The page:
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Controversy stalks opening day of world racism conference

Thousands of people took to the streets to protest against Israel and other issues

(Keystone)

The World Conference Against Racism has opened in Durban, South Africa, with the Swiss delegation hoping to shake off criticism that Switzerland is not taking the meeting seriously enough.

Some Swiss non-governmental organisations had hoped that Switzerland, as a neutral country, would play a mediating role between African states and former colonial powers.

Others complained that the delegation, led by Claudia Kaufmann, general secretary of the Interior Ministry, was not high-ranking enough.

One of the issues the Swiss delegation hopes to focus on in Durban is racism on the Internet. Switzerland is currently trying to establish international co-operation at both judicial and political level on this subject.

Switzerland will also be stressing the need for criminal prosecution of racist acts, and the importance of combating discrimination in schools.

Undermined by controversy

Prior to leaving for Durban, ambassador Peter Maurer of the Foreign Ministry expressed fears that the work of the conference would be undermined by the controversy over whether Zionism should be termed a form of racism.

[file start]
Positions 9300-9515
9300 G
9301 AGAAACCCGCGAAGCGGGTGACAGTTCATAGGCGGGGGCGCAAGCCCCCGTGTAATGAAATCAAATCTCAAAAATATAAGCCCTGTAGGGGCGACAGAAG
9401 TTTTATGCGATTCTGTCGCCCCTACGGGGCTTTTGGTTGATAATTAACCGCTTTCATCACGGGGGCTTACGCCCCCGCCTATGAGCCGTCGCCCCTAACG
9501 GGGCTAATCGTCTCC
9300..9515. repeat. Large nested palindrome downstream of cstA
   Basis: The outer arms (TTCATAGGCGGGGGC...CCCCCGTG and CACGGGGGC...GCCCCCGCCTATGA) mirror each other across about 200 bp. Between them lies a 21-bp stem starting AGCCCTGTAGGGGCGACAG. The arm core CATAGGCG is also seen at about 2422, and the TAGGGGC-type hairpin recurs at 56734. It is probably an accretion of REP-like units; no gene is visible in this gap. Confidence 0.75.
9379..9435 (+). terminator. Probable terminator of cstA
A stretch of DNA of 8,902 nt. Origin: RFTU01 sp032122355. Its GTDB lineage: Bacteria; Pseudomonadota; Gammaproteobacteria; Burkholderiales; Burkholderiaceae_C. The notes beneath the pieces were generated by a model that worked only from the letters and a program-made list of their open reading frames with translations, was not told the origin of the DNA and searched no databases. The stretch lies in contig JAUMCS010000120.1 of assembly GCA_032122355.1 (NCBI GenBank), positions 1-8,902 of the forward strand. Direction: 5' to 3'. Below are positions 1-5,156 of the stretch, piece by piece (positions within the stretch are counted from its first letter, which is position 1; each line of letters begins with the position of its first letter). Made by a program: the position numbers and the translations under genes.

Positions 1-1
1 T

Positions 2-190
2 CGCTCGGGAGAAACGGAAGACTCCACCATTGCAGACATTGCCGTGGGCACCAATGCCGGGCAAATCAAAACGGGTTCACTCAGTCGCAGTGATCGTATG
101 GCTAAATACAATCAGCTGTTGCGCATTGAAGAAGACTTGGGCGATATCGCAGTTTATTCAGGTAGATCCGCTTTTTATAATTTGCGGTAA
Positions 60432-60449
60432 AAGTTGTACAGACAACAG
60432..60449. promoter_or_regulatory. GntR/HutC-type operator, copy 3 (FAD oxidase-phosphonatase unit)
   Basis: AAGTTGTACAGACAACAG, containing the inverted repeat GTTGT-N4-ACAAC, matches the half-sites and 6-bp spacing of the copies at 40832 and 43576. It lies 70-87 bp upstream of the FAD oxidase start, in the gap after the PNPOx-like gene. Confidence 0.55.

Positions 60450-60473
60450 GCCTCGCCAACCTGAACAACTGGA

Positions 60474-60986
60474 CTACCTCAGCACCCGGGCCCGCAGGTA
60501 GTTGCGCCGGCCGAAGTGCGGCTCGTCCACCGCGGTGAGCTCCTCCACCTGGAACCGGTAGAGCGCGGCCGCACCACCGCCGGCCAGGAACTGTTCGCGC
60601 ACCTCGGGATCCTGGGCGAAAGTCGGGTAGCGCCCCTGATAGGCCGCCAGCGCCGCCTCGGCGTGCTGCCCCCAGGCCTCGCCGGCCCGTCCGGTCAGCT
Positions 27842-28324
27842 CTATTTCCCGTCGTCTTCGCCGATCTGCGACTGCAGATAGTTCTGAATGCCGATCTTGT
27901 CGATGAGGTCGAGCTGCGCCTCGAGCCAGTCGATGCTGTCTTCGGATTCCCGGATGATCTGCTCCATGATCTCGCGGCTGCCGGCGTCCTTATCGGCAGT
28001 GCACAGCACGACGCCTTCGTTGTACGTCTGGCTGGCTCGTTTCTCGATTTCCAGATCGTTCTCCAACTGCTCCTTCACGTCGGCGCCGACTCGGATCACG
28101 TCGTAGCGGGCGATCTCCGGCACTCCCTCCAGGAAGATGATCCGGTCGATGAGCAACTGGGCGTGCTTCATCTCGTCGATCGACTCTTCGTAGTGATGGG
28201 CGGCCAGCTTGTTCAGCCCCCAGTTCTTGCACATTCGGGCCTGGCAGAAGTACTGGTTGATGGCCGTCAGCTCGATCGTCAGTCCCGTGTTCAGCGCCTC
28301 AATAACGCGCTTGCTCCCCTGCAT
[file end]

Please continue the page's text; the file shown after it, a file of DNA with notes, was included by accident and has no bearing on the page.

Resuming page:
On the opening day his fears were realised as thousands of demonstrators took to the streets of Durban chanting anti-Israeli and anti-American slogans and denouncing Israel as an "apartheid state".

Both Israel and the United States have sent low-level delegations to the conference, which has been organised by the United Nations, in protest at what they say is an anti-Israel bias in draft texts drawn up for the meeting.

Addressing the controversy, the UN secretary-general, Kofi Annan, said Jewish suffering during the Holocaust made Jews sensitive to accusations of racism.

However he added: "We cannot expect Palestinians to accept this as a reason why the wrongs done to them - displacement, occupation, blockade, and now extra-judicial killings - should be ignored, whatever label one uses to describe them."

swissinfo with agencies


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